New Release: Tor Browser 8.5.3

Tor Browser 8.5.3 is now available from the Tor Browser Download page and also from our distribution directory.

This release includes an important security update in Firefox, a sandbox escape bug, which combined with additional vulnerabilities could result in executing arbitrary code on the user's computer.

Note: As part of our team is currently traveling to an event, we are unable to access our Android signing token, therefore the Android release is not yet available. We expect to be able to publish the Android release this weekend. In the meantime, Android users should use the safer or safest security levels. The security level on Android can be changed by going in the menu on the right of the URL bar and selecting Security Settings.

Update: The Android version is now available from the download page.

The full changelog since Tor Browser 8.5.2 is:

  • All platforms
    • Pick up fix for Mozilla's bug 1560192

Interestingly enough, Cloudflare was apparently much affected by a BGP foulup a few days ago in which Verizon improperly sent some 20% of Cloudflare traffic though a tiny ISP (associated with USG customers I think) which immediately fell over under the load, so all that traffic was sinkholed. Pretty nifty cyberwar action (IR maybe?) if one suspects that BGP "goofs" are not always goofs.

Please don't use online sources of entropy for anything you want to be secure or private. Regardless of quality and consistency, it lets someone else define and record your bitstream or PRNG seed and send it through any number of potential men-in-the-middle.

Debian does not have imperatives of a company and is spread around the world. Many different governments on different continents have forked Debian into distros for themselves, and there's nothing wrong with that. If we are concerned with good reason about one country's intelligence agencies messing with Debian, we must be concerned about every country's intelligence agencies including those of our present location and those of where we nationalistically feel at home.

Have no fear, I completely agree with all of that.

Good entropy is hard to come by. Right now Tails supports entropy broker but I don't think that will help most users. As of a year or so ago they also supported a particular brand of "entropy stick" (a USB stick which is supposed to provide a steady stream of cryptographic quality random bits), but I haven't checked recently whether they still do. In any case, I have seen papers casting statistical doubt upon the quality of the entropy provided from inexpensive physical devices.


June 21, 2019


I, too, now have to "Customize..." TB each time to return NoScript icon to the tool bar. Without it, relying solely on the 3 offered "levels of safety" is too crude.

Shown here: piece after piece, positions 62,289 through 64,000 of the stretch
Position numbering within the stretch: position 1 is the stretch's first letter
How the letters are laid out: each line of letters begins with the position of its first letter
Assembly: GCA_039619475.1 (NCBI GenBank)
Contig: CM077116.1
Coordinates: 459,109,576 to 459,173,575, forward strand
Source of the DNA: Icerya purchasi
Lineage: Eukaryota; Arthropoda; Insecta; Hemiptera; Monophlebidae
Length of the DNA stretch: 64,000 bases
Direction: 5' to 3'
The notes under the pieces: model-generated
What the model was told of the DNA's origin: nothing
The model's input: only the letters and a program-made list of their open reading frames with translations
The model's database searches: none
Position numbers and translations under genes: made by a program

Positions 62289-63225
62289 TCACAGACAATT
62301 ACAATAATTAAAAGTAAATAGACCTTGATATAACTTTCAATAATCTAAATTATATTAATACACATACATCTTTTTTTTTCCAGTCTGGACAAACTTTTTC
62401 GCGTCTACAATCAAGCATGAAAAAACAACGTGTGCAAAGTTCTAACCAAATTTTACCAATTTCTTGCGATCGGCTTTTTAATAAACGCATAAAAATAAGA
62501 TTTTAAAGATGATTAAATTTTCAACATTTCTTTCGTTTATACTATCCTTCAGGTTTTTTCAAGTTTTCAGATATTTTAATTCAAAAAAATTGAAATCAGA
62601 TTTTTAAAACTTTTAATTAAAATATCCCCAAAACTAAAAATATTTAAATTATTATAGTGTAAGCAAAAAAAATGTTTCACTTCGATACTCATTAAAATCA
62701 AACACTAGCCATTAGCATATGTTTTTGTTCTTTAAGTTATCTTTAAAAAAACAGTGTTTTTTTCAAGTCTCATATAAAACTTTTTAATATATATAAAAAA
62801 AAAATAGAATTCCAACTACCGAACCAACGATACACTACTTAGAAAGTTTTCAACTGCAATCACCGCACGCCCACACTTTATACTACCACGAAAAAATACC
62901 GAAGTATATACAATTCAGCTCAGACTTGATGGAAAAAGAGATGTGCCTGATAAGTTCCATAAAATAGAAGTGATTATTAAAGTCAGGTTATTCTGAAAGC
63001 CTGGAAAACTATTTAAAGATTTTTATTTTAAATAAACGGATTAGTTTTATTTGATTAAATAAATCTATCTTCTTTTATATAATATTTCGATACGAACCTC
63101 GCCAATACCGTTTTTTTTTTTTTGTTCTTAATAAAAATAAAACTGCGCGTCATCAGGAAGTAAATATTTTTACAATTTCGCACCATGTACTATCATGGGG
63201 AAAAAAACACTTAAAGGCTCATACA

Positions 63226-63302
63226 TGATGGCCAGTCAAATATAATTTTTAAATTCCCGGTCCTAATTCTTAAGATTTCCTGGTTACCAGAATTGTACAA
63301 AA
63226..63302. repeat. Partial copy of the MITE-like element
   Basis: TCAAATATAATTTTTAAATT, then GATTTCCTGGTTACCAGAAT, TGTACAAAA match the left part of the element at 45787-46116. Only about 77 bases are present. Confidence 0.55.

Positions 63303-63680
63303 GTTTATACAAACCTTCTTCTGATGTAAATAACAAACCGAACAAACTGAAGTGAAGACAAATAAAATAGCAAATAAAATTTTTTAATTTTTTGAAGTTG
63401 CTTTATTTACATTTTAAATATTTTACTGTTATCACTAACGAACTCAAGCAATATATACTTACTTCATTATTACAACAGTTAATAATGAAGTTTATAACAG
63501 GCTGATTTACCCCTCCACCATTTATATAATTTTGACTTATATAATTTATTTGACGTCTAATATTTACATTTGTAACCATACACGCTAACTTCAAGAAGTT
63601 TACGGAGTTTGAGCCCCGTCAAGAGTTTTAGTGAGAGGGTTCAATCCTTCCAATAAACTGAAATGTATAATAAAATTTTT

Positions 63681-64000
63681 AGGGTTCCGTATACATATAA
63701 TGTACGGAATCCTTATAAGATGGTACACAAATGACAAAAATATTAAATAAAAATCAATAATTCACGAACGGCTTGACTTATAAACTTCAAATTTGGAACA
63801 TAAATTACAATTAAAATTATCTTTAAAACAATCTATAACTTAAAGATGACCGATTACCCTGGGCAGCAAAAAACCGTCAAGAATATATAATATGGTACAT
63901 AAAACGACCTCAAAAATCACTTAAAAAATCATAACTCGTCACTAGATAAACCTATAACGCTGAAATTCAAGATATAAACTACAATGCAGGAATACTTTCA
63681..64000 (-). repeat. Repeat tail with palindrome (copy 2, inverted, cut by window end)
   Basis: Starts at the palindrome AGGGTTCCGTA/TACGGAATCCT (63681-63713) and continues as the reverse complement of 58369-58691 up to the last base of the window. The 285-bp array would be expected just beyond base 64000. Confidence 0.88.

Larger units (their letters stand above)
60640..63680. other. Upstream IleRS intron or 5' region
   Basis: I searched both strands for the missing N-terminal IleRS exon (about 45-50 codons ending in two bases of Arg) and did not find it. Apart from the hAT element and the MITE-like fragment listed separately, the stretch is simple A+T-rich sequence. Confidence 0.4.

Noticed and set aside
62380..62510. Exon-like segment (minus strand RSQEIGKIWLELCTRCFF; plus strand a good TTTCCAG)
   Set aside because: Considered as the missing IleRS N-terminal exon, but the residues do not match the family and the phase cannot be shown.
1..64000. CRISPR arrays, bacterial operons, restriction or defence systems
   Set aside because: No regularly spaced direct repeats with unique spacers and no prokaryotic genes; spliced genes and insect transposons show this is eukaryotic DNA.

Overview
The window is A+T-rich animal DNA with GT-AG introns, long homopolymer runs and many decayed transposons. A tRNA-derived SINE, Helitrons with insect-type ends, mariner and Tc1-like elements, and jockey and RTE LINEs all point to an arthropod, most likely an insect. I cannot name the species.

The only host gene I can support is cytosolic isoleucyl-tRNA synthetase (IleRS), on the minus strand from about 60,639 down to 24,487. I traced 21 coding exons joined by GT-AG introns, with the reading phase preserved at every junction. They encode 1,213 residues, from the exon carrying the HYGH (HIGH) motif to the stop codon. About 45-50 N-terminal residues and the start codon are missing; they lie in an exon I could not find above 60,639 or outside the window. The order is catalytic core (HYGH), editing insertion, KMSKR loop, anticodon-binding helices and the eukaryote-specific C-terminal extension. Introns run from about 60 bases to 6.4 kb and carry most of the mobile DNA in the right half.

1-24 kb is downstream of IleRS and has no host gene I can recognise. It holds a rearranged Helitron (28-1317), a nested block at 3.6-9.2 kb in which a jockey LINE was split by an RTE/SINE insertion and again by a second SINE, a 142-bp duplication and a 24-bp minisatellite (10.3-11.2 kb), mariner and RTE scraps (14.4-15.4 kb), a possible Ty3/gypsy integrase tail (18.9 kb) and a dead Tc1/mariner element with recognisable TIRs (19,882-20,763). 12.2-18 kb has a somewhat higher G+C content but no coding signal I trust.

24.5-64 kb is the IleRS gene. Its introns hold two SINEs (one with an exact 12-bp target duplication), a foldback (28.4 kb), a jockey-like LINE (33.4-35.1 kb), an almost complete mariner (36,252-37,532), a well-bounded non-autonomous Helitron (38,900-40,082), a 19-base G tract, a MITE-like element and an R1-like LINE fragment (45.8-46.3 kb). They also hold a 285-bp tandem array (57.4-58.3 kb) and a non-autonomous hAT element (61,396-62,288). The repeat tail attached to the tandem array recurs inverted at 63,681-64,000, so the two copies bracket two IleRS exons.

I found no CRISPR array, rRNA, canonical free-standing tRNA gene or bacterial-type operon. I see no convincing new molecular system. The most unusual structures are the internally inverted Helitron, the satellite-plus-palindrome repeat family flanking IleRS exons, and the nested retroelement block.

That is, to make a website functional, I don't wish to lower the security globally. This would enable ALL junk 3-rd party scripts, but I prefer enabling only the needed elements.
I believe you mentioned some proposed "per-site" solution coming in the future - great, thanks for doing it. Until it comes out, we still need NoScript on the toolbar.

> I, too, now have to "Customize..." TB each time to return NoScript icon to the tool bar. Without it, relying solely on the 3 offered "levels of safety" is too crude.

Since it always bears repeating, I'll repeat it: "customizing" is the enemy of anonymity.

But I think I see a theme developing here: the users who are most concerned by the recent "cosmetic" changes in Tor Browser may be more concerned with obtaining the *cybersecurity* benefits which come from using Tor Browser (or even better, Tails) than with obtaining the "anonymity" benefits.

If anyone thinks this describes their own goals in using TB, please speak up. I hope this might help the TB team figure out a way to keep both the "cybersecurity first" and "anonymity first" user bases happy...ish.

> Since it always bears repeating, I'll repeat it: "customizing" is the enemy of anonymity.

All the more reason for the Tor devs to stop dumbing down the product. We know why they left javascript on by default, but why did they take away the convenient turn off javascript checkbox in the config menus and force us to use about:config? It's not only that the average dumb user should be able to get a Tor experience out of the box. It's also that users who actually have security requirements CAN'T get them out of the box. Why are the UX people allowed to ruin basic functionality?

Next update: a talking paperclip that REQUIRES javascript.

> All the more reason for the Tor devs to stop dumbing down the product